Looking through the Onion site, I found this interesting article in the AV Club about time travel and when and where you’d choose to go live for a few years if you had the opportunity:

Where and when would you most want to live for five years, restricted to a five-mile radius?

Everyone says things like “Oh man, how cool would it be to be in Dealey Plaza during the JFK assassination, or see The Beatles during one of their Cavern Club concerts, or witness ancient Rome?” Well, what if you were given the chance?

Here are the conditions. You’ve been granted a hypothetical ticket to live, in comfort and coherence, during one five-year time period. Maybe you want to be in New York in Chicago during Prohibition, or Victorian London, or France right before the Revolution. (Or during—no judgments.) You’ll be able to understand and speak the language (if needed), have enough disposable cash to live at leisure, and experience whatever you want, with no need for a job. You’ll have a comfy apartment or house to return to, full period wardrobe, and as much time as you need before making this trip to study up on the period you’ll live in.

But you must stay within a five-mile radius of where/whenever you choose to live. Thus you can’t go see the Kennedy assassination, then go zipping around the world to London to watch the birth of the British Invasion, or New York for the early years of Greenwich Village. Want to see the Kennedy assassination? Fine. But then you’re stuck in Dallas for the next five years.

What historical period (and place), in your opinion, offers the most enticing experiences in one five-year period?

So, despite the fact that they illustrate it with a TARDIS, this isn’t a simple where would you want to pop into as a time tourist for a few hours, but a proper time traveller, really experiencing and being part of the local culture. The fact you have to stay within five miles of your location for five years probably rules out some interesting locations – going to see the Boudiccan revolt burn down Colchester might be interesting, but spending five more years in and around an under construction Roman border town probably wouldn’t be. Other great battles and conflicts will most likely suffer from the same restrictions – several years of hanging around 20 square miles of countryside in exchange for a few days of historical action.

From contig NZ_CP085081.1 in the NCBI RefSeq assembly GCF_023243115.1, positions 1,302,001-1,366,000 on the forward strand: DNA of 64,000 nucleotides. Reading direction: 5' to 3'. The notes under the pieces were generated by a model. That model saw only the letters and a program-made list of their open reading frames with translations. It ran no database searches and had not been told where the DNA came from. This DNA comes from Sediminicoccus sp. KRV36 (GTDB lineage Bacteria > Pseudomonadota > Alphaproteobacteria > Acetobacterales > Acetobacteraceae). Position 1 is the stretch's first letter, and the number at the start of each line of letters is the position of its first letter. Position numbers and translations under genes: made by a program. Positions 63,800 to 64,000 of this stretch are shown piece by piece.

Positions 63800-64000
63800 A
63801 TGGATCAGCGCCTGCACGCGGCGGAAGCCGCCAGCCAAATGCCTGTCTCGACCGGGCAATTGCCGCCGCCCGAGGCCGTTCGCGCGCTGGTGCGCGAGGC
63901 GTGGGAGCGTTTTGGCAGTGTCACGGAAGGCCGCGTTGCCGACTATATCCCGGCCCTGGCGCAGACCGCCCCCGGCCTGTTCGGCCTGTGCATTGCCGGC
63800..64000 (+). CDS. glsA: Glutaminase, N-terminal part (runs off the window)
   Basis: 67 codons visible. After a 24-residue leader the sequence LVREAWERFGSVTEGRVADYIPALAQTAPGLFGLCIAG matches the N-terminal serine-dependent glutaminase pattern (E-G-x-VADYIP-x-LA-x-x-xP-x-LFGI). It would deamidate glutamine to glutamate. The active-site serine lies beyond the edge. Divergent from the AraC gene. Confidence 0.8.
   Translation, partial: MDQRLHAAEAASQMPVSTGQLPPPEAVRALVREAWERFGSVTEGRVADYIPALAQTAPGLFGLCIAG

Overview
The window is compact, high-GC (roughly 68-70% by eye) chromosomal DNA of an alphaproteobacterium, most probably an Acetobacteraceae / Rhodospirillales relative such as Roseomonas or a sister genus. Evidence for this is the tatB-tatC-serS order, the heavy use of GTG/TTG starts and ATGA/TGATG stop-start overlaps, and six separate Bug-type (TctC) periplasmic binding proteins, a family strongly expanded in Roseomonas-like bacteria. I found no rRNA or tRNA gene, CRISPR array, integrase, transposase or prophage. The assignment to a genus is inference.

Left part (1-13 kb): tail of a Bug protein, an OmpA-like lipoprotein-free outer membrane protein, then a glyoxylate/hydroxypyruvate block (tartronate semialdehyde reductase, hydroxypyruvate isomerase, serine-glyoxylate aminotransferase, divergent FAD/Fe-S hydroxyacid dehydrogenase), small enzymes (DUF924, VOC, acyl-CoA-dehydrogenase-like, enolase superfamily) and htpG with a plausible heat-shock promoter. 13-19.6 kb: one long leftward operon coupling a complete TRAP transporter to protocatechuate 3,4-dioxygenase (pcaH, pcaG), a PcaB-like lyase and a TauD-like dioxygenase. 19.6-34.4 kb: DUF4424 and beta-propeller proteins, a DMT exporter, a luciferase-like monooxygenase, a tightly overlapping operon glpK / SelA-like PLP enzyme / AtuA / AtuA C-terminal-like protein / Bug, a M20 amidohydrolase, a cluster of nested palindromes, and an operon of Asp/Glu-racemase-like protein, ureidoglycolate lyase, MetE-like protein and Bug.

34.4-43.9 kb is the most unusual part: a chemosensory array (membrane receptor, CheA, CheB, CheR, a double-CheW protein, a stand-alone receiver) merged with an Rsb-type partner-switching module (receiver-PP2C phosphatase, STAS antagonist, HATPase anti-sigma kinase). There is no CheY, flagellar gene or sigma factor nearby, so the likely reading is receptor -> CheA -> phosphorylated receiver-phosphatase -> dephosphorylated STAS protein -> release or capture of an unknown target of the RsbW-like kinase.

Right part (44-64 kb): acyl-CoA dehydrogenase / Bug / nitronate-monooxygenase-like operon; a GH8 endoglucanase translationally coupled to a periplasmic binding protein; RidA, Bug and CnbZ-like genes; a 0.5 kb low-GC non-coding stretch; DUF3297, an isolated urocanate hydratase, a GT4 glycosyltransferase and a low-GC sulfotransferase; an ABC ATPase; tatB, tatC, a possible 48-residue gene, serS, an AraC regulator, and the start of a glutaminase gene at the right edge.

My choice would be for London between 1685 and 1690. For me, that period from the death of Charles II to the accession of William and Mary to the throne is a key point in British and world history. The changes that were wrought in that period were much more profound than the question of who got to sit on the throne, they were about the basic nature of the British state and whether Parliament or the Crown would finally emerge victorious from the battles that had begun long before the Civil War. How fascinating would it to be able to sample the public mood during that period – what did people think when news came through of Monmouth’s rebellion in the West? What were the protests, discussions and arguments over religion like during the reign of James II? What wild rumours went through the streets as William’s navy sailed down the Channel and James led the Army towards Salisbury Plain? And how did it feel to be in a city seemingly abandoned by its monarch and under what was effectively Dutch occupation? A remarkable time in history, and so much of it happening within those few miles of one city.

So where would you go?